“Fear-based messages spread faster than any other type,” said Martin Lindstrom, a consumer behavior expert quoted in Adweek magazine.
Sales of hand sanitizer spiked with the Ebola scare, Cipro use spiked after the anthrax scare, and when Zika hit the news cycle, sales of insect repellent skyrocketed by more than 50%. In marketing, we’ve all been told to find a problem and solve it for consumers–from bad breath to H1N1. When the issues are extremely serious, it’s not easy to be helpful and not appear to be overtly capitalizing on an negative issue at the same time.
In healthcare advertising, it is difficult to walk this fine line. The best way is to not fan the flames of fear. Direct, non-hyped information is better received. Educational advertising is best when mixed with true stories and real-patient testimonials. You may not be the next social media hit, but you will better serve your potential patients and your brand long-term. Hyperbole, exposed for what it is on the internet, needs to be avoided at all costs.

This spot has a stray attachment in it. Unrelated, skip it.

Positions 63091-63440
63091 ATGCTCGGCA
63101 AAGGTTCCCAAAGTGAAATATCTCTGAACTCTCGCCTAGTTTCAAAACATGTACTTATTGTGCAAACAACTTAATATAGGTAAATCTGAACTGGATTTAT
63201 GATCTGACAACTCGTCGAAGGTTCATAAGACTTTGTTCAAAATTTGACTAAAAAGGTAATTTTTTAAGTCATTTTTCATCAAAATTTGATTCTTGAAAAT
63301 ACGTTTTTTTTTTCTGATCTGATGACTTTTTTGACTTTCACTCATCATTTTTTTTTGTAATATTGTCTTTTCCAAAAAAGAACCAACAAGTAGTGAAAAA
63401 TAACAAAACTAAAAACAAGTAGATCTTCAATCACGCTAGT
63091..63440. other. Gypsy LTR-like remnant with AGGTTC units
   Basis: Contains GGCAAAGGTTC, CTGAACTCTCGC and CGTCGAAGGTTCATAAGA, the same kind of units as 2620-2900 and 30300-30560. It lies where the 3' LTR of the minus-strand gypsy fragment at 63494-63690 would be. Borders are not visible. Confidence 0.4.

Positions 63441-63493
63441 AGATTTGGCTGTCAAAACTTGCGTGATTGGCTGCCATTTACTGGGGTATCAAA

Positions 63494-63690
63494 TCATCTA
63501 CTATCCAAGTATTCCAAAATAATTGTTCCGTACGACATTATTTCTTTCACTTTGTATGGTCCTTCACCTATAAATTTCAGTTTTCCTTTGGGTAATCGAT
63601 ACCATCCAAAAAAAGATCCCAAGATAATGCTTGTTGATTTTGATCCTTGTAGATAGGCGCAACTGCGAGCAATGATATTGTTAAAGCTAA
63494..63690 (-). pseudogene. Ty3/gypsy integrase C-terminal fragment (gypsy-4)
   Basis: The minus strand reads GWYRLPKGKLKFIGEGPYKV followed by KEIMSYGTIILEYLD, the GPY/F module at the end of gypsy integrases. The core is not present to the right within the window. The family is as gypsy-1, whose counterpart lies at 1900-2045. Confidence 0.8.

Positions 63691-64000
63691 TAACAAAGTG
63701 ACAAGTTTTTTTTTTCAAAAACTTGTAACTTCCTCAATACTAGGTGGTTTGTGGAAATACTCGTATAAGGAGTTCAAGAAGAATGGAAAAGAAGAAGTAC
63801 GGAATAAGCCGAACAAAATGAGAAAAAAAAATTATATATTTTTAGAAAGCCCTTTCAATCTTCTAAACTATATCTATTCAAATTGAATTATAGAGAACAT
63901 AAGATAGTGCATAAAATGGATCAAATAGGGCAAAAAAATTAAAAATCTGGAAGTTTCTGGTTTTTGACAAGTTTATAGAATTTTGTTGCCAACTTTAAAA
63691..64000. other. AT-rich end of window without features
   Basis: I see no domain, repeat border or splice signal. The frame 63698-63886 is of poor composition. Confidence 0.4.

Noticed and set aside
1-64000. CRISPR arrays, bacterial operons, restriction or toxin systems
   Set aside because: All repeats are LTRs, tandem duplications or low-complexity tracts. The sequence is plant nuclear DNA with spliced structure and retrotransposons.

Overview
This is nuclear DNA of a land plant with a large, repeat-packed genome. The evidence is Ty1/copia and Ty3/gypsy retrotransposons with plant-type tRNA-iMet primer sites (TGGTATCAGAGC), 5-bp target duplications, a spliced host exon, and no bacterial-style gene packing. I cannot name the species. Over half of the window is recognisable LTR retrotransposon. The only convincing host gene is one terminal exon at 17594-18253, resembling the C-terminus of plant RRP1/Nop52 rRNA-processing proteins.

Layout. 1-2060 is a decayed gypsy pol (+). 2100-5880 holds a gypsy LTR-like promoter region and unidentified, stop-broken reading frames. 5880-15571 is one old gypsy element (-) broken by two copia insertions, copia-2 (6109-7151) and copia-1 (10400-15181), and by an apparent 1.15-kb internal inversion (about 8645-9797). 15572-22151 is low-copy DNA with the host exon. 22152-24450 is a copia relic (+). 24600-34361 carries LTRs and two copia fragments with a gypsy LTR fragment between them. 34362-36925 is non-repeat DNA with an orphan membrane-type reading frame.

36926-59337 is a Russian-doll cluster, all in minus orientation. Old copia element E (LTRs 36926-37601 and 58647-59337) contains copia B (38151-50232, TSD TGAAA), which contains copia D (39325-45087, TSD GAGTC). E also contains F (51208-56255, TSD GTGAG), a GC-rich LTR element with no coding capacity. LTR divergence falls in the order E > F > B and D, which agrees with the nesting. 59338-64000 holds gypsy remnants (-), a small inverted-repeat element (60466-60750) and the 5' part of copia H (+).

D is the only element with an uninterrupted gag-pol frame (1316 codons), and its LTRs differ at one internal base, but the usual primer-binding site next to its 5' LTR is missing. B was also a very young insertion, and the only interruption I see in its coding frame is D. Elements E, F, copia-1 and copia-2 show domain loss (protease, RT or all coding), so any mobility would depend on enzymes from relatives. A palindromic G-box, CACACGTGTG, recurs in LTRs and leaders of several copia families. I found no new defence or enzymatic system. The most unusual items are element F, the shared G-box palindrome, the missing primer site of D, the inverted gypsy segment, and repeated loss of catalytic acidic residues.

Fear mongering does sell. But it also erodes credibility and destroys trust. Fear travels fast, but trust wins the race.